White House seeking $58.6B in war funding

The White House announced Thursday it would seek $58.6 billion in funding for the Afghanistan War from Congress for the next year.

The requested amount for the fiscal year beginning in October is less than the $85 billion provided for this year, and is also down from the $79.4 billion the White House included in the president’s budget in March.

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It comes after President Obama announced he would reduce the U.S. presence in Afghanistan, with all troops scheduled to leave the country at the end of 2016.

Republicans in Congress indicated they would have little issue with the amount, but promised there would be a debate over how the funds are to be used.

The funding, known as Overseas Contingency Operations, was created to pay for Iraq and Afghanistan war costs, but in recent years has been used to fund other operations as well as things that were previously funded from the services' base budgets.

A White House fact sheet indicated that practice would continue, noting that besides the post-2014 mission in Afghanistan and related activities, the $58.6 would pay for “other critical missions, including counterterrorism, in the region.”

“Today’s request is consistent with the plan the president laid out at West Point, which made the case for bringing the U.S. war in Afghanistan to a responsible end, while ensuring our armed forces have the flexibility and resources required to respond to emerging needs as terrorist threats around the world continue to evolve,” a White House fact sheet said.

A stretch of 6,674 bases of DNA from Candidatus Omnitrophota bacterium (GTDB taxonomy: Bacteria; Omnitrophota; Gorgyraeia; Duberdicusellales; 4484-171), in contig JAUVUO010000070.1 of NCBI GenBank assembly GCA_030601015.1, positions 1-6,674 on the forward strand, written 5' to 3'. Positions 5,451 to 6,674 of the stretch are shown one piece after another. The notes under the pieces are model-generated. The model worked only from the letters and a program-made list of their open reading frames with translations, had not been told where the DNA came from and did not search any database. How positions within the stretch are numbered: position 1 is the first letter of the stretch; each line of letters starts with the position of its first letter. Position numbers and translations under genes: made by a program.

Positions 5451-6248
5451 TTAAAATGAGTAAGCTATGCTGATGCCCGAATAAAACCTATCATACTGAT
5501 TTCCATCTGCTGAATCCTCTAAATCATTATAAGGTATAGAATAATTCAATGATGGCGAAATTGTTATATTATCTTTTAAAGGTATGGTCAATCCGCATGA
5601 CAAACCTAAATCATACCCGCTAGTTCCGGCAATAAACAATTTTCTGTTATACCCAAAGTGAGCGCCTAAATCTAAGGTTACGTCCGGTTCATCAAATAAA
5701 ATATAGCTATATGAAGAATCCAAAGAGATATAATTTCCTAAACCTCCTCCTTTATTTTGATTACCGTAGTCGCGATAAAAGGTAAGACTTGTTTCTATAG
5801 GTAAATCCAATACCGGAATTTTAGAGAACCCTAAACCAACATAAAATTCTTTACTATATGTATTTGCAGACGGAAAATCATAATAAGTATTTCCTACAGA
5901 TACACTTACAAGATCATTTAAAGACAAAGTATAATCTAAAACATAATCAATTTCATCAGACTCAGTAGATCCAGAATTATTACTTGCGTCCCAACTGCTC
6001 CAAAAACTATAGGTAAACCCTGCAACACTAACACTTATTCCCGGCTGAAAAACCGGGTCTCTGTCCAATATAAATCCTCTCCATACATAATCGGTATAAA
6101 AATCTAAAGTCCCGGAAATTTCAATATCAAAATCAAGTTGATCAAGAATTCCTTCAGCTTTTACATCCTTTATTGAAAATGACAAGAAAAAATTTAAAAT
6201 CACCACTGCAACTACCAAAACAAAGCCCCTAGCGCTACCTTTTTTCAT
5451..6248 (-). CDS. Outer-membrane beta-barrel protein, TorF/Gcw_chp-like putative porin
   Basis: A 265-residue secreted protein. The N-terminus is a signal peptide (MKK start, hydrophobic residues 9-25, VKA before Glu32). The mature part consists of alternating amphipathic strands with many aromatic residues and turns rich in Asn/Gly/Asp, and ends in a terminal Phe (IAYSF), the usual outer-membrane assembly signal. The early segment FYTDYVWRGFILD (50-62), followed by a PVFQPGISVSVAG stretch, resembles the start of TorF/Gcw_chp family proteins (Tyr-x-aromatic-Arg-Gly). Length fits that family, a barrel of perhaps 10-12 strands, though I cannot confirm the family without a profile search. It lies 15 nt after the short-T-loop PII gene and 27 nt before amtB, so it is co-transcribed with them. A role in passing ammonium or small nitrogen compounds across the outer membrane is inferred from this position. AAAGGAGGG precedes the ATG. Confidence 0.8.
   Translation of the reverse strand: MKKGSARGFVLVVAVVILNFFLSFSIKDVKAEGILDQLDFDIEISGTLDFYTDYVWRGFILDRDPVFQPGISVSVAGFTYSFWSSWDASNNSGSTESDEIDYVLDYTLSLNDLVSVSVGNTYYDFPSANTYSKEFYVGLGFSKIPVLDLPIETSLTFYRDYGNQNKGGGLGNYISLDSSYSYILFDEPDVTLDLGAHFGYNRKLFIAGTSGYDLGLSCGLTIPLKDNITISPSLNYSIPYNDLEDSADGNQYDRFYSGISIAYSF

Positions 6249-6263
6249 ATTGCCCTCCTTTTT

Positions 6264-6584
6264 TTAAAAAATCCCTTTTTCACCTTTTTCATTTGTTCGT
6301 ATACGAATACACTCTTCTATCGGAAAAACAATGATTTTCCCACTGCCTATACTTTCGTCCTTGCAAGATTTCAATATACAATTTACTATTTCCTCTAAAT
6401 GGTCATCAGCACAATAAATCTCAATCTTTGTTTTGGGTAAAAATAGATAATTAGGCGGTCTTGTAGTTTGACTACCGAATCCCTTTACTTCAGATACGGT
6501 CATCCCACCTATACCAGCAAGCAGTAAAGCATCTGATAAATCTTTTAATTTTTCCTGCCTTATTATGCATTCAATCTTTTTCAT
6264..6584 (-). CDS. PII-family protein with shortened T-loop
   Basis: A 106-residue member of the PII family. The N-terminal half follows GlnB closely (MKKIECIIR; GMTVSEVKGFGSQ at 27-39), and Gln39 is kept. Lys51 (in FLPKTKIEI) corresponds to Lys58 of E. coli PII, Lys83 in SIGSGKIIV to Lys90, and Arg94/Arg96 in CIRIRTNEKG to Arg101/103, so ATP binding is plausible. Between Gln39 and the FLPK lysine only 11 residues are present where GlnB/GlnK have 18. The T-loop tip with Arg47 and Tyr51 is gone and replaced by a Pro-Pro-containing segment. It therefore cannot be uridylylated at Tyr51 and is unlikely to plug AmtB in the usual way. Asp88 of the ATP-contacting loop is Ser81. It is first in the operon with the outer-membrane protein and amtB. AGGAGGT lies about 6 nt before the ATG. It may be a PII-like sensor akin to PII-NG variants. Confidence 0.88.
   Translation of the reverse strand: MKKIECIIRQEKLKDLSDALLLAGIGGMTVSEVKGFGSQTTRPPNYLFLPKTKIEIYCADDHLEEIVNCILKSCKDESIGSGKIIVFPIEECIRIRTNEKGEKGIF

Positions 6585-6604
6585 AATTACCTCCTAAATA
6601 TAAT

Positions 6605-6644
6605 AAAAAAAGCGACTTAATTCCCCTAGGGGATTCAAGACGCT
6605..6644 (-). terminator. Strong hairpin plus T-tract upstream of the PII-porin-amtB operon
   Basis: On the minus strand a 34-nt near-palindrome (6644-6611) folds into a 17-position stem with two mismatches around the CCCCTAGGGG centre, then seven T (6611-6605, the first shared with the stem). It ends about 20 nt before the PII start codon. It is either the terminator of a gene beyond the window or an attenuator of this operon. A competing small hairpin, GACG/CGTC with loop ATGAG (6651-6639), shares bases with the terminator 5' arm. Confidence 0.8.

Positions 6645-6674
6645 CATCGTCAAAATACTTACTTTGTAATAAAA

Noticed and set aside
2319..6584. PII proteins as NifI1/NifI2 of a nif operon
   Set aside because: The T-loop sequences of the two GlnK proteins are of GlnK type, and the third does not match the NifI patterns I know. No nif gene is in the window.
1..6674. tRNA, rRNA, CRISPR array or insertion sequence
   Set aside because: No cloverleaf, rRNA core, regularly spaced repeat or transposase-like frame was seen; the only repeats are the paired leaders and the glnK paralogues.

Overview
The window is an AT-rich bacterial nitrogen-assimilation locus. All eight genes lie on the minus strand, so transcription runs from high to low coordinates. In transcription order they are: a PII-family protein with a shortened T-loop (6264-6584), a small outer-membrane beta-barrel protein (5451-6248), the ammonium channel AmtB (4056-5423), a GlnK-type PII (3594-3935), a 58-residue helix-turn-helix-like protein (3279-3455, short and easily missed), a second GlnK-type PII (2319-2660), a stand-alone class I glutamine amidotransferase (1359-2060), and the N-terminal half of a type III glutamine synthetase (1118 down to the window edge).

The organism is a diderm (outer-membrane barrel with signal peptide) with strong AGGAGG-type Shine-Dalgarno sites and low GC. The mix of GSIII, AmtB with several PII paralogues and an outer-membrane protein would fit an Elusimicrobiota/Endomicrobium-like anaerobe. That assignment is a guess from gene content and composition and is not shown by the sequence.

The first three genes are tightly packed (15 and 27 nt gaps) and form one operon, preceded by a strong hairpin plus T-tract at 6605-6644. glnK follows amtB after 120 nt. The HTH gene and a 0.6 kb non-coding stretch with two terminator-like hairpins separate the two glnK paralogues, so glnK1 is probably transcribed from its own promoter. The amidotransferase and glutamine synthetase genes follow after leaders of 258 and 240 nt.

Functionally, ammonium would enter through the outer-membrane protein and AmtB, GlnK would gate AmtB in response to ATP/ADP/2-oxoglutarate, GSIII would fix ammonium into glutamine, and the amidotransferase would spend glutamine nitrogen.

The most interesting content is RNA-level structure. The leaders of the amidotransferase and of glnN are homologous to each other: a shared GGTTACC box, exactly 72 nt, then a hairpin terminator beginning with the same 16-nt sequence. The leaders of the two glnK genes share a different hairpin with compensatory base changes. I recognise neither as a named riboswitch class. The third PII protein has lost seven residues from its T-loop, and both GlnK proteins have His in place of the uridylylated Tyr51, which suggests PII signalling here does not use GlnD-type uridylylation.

The administration provided some detail on what programs the money would be spent on, although little information was given on each program. For example, $50 million would be provided for "urgent joint warfighting requirements."

The administration would also use the fund to pay for sending home thousands of pieces of military equipment from Afghanistan, to repair that equipment and to replenish ammunition stocks. 

The administration warned that even with troops on the way out of Afghanistan, costs “will not decline precipitously.”

“For example, DOD will still incur significant costs to transport personnel, supplies, and equipment back to their home stations,” the fact sheet said.

Fiscal conservative group Pentagon Budget Campaign criticized the request as higher than necessary. 

“The OCO number is lower than the placeholder estimate, a victory for advocates of reducing wasteful spending at the Pentagon,” it said. “However, analysts expressed concern as to why the request is well above what is needed for the limited number of troops that will remain in Afghanistan.”